Tomorrow, Gangster Squad hits theaters (click here for my review). The crime flick takes place in 1949 Los Angeles during mobster Mickey Cohen’s rise to power in the City of Angels. America has had a fascination with the gangster throughout cinema history. They’ve been seen as folk heroes and the scourge of society. In the era of the Production Code, Hollywood tried to have it both ways with mandated-warnings paired with exhilarating, charismatic characters. Gangsters may always fall, but it’s a thrilling, infamous ride.
I’ve compiled a list of five gangster movies worth checking out. To stay in line with Gangster Squad, all of these films were made before 1950, so they lived in the era of the glamorous underworld and all the seedy, ruthless behavior it entailed. Hit the jump to check out the list.
The Public Enemy (1931)
Like most of the movies on this list, The Public Enemy is billed as a cautionary tale. The film revolves around Tom Powers (James Cagney), a bad seed who grows up mean, and is always looking for the easy buck. Like other classic gangsters, he has an intense devotion to his family, but there’s also tension stemming from Tom’s rivalry with his brother, Mike (Donald Cook). The movie plays from Tom’s childhood to his death like an evil version of It’s a Wonderful Life.
While other gangster films will use their protagonist as a direct warning to the audience, The Public Enemy is a little more subtle, and uses Tom’s lifelong friend Matt Doyle (Edward Woods) as the morally conflicted gangster. We see that corporal punishment has no effect on Tom, which tells us that there’s no saving him. Matt, on the other hand, is the character who has a choice, and The Public Enemy tells the “Matts” in the audience to be wary of characters like Tom. Naturally, Tom has to have a fall, and his line “I ain’t so tough!” may as well be “Crime doesn’t pay!”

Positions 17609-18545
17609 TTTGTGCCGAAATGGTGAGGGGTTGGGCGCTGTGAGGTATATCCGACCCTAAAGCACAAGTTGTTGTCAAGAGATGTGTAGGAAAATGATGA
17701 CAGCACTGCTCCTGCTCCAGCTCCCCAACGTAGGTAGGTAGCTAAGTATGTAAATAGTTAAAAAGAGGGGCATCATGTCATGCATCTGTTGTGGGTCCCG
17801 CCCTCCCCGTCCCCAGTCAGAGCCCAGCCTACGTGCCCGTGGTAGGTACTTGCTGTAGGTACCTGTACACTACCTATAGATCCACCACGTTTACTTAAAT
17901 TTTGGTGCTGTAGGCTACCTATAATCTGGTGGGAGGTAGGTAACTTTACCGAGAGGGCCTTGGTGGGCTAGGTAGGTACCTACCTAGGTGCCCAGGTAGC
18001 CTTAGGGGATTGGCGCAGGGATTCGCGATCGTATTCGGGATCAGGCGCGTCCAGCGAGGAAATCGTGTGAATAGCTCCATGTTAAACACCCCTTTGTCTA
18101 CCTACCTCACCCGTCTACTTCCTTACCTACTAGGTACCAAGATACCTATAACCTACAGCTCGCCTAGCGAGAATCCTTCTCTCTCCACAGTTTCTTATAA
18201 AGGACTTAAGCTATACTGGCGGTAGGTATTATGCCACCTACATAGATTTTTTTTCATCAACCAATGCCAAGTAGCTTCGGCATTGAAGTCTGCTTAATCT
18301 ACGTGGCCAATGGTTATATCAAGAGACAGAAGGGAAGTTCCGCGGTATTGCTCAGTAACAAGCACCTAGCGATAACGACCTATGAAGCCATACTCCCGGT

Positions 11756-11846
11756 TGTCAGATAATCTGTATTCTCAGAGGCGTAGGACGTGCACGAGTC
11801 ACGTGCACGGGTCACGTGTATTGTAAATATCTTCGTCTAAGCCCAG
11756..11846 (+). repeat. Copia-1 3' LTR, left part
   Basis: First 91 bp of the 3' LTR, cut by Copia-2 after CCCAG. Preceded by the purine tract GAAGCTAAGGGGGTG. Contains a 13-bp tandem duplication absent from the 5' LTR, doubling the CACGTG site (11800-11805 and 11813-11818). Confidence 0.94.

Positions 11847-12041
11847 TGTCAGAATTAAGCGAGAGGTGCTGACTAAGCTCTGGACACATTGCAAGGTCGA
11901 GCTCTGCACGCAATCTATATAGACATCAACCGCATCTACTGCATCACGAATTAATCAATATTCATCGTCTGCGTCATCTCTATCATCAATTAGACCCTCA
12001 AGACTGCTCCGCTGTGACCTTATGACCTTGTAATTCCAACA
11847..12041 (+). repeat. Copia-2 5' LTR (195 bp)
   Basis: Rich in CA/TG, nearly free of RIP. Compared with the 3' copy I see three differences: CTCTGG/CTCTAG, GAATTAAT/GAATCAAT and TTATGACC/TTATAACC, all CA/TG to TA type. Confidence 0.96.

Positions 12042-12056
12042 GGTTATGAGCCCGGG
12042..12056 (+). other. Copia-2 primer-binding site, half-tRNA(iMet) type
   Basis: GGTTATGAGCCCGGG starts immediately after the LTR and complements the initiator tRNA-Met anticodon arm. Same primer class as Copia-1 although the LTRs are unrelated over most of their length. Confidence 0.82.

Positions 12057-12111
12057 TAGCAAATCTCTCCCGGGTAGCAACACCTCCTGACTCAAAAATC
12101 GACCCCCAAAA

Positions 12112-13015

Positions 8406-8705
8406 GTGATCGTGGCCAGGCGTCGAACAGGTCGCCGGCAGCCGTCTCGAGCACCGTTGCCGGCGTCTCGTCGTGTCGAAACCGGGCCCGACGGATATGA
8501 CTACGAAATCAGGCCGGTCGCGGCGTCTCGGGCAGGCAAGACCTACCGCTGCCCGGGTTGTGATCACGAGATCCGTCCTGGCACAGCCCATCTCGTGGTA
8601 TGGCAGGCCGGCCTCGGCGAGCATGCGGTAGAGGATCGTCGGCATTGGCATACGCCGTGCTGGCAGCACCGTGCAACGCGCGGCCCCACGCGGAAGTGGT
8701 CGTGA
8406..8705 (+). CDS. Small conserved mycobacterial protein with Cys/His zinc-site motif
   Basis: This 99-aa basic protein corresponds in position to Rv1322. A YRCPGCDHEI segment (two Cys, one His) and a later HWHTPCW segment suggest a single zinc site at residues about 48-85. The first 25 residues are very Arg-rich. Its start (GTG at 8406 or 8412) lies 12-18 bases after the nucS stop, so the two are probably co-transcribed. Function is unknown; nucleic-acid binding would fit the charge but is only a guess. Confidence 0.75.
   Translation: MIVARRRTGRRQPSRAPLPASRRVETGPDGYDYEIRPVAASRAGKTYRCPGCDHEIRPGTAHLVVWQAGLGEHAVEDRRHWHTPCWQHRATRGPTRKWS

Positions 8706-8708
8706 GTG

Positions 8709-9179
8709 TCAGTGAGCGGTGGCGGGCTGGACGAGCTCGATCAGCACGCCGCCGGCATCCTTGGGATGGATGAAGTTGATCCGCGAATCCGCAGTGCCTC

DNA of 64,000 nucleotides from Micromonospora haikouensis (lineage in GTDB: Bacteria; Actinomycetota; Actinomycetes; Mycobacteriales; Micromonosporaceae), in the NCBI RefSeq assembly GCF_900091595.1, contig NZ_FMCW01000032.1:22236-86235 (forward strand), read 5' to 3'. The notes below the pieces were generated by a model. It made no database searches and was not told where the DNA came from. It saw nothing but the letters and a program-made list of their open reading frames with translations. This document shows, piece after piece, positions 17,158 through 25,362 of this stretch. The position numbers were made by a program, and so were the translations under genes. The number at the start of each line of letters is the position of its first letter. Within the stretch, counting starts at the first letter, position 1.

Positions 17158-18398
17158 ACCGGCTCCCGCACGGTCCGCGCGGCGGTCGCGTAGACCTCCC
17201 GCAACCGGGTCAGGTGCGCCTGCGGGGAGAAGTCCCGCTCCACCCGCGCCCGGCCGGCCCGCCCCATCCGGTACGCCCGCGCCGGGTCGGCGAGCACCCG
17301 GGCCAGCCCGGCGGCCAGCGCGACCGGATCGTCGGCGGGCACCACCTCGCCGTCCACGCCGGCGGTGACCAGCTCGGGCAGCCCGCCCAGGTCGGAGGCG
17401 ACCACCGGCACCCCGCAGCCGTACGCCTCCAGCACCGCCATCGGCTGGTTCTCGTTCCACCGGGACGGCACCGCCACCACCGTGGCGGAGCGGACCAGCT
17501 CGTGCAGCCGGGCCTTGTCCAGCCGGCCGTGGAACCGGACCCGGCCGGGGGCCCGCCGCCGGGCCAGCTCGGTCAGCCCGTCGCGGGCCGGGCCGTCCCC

I also have to take note of James Cagney’s performance since he’s the actor who bookends this list. Cagney is not a timeless actor, but an actor perfectly of his time. His vocal affectation and exaggerated performance scream vaudeville (his profession before becoming an actor), but there’s no doubting his charisma. He may play one of cinema’s least convincing teenagers (he was 32 when The Public Enemy came out), but his performance in this film always has the hint of a beating heart you can barely hear beneath his cold exterior.
Little Caesar (1931)
There are two kinds of warnings in these Production Code-era gangster movies: political or biblical. Little Caesar opens with Matthew 26:52’s “for all who draw the sword will die by the sword.” Little Caesar a.k.a “Rico” (Edward G. Robinson) is eager to draw his sword from the get-go, but the movie is no great tragedy. It’s a pulpy pleasure, and Rico makes Tom Powers look like a paragon of compassion by comparison.
Like other gangsters on this list, the protagonist has to rise to power, which inevitably leads to slaying his higher-ups. It’s like All About Eve, but with Tommy Guns. While Powers is a company man who has a friendly relationship with his boss, Rico is almost foaming at the mouth at the prospect of running an organization. He sees a great and glorious destiny, and relishes the amount of blood he’ll shed on the way to the top.
That’s one of the tricks of these gangster movies. For audiences living in The Great Depression, they don’t want preaching. They want entertainment. They want escapism. They want something to give them a look at the other side. If the world is unfair, then why play by the rules? It’s a henchman’s tale, but it’s also one of the underdogs. Men like Rico and Tony from Scarface might be on the wrong side of the law, but they have the same American Dream: fame and fortune. These Hollywood gangster films are like delicious candy that allows the audience to gorge for 90 minutes, and then the Production Code says candy is bad for you.
M is a huge outlier on this list, but I felt it was essential to include for several reasons. First, it provides a nice contrast to what Hollywood was doing with its gangsters as opposed to what was happening in Germany where they didn’t have the Production Code. Second, it makes gangsters more powerful than the cops rather than a tragic group who will surely get their comeuppance. Finally, M has nothing to do with teaching the audience a lesson. Rather, it forces the viewer to consider dimensions of justice: who is responsible for it? What makes justice different than revenge? If morality is dictated by pragmatism, then what’s practical about killing murderers?